Protesting in a Cultural Frame: How Social Media was used by Portuguese “Geração à Rasca” Activists and the M12M Movement

Protesting in a Cultural Frame: How Social Media was used by Portuguese “Geração à Rasca” Activists and the M12M Movement

António Rosas (University of Lisbon, Portugal)
Copyright: © 2014 |Pages: 23
DOI: 10.4018/978-1-4666-6066-3.ch018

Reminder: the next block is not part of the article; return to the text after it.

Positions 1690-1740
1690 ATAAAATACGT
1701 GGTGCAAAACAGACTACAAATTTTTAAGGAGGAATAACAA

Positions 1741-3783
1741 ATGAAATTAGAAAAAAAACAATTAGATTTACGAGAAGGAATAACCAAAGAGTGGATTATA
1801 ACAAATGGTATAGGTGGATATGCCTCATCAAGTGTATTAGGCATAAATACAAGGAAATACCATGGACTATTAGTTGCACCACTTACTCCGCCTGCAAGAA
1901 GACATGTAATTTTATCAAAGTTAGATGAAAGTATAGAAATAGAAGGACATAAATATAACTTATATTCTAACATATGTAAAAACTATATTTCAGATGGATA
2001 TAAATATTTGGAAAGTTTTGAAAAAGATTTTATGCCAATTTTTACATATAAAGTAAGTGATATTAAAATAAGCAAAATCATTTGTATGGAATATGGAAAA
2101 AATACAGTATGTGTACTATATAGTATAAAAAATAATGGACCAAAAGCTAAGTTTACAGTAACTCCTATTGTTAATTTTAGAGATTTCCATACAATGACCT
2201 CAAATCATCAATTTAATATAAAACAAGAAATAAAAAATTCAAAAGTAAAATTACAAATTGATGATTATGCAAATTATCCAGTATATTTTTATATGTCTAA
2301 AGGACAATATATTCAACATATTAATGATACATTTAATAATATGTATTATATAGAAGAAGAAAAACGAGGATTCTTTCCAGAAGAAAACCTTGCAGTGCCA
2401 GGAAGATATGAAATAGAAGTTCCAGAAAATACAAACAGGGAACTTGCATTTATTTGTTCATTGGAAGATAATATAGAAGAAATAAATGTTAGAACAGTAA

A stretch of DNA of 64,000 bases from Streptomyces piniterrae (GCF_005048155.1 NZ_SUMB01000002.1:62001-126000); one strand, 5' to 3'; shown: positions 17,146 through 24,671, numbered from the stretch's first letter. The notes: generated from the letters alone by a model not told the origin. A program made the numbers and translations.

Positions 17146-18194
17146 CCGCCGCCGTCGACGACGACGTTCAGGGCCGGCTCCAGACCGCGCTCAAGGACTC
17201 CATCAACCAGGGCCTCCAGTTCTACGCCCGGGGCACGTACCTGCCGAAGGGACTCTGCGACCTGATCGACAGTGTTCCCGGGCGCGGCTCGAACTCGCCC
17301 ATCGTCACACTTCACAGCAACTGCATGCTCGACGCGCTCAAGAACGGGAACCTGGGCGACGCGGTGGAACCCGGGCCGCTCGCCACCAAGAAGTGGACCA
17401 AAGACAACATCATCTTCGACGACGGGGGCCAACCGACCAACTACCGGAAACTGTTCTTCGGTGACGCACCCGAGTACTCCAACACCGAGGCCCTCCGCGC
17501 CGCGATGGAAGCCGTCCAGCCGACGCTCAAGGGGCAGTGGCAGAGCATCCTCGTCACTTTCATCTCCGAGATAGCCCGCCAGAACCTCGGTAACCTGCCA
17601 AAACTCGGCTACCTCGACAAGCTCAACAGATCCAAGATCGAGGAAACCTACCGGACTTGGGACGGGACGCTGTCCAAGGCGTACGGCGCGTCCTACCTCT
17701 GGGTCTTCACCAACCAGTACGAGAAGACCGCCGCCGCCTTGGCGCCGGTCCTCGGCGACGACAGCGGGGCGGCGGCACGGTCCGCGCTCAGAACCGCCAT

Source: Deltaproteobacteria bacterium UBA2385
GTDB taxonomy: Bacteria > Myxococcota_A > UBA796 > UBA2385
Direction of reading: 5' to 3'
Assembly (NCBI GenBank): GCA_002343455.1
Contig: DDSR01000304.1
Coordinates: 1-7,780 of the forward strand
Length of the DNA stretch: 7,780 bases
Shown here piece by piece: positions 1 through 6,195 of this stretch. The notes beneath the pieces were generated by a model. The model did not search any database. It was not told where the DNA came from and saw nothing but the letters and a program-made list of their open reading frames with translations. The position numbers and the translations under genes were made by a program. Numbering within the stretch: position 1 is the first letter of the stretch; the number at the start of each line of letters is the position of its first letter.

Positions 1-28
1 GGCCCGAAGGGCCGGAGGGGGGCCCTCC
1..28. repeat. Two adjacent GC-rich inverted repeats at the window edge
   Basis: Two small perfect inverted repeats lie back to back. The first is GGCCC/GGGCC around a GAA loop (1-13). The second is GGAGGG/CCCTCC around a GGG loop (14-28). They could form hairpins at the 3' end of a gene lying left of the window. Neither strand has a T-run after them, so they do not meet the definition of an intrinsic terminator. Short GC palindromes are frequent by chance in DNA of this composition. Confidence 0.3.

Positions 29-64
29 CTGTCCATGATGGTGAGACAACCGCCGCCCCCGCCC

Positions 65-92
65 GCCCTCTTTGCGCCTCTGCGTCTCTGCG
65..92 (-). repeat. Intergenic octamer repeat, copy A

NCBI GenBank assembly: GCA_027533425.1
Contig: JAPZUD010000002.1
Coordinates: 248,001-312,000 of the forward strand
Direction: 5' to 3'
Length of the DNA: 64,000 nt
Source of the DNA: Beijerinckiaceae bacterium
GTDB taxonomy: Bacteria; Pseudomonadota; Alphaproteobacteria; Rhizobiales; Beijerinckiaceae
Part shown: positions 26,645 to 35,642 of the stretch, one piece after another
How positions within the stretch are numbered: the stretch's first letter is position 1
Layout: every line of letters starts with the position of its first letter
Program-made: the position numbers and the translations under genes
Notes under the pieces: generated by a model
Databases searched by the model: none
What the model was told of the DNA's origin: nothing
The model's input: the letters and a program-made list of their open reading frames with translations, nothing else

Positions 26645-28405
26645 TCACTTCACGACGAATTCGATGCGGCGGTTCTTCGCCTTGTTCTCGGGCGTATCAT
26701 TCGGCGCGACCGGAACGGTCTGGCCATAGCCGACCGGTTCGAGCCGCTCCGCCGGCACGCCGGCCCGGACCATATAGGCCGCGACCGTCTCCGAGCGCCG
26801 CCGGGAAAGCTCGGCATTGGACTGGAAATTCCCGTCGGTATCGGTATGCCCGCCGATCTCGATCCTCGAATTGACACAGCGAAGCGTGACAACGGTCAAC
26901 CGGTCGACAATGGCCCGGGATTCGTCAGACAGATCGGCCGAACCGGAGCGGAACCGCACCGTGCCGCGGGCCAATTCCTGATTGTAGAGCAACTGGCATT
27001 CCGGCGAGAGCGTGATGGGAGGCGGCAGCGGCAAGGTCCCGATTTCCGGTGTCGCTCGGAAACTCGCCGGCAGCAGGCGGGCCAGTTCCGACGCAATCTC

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ICTs and particularly the Internet are changing national and international politics. International organizations, activists, and even national governments are now extending their organizational resources and apparatuses to the digital virtual worlds, thus expanding the horizons of politics to new levels and challenges. In this chapter, the author concentrates on a surprising and unprecedented initiative that took place in Portugal in March 12th, 2011, the “Geração à Rasca” protests, as well as on the March 12th Movement (M12M), the social movement that followed it. More precisely, the chapter examines how Internet-enabled technologies, like social media, were used as tactics for political organization and mobilization, and how several political cultures were activated. In a country where non-conventional politics was limited to unions and to well-demarcated interests, those two initiatives inaugurated a new era of political participation and democratic opposition. For the first time, 4 young graduates, who never participated in politics before, were able to mobilize more than 500,000 people in several cities of the country, while adapting their messages to the particular political cultures of their “natural” constituencies, the young unemployed or underpaid seasonable workers, to the overall population, dissatisfied with the economic performance of successive governments, and to the more radical groups still committed to the political cultures of the 1974 Carnations Revolution. Besides those tactical and discursive uses, political and economic contexts, contingent events, and the support of symbolic elites were also important factors in both initiatives.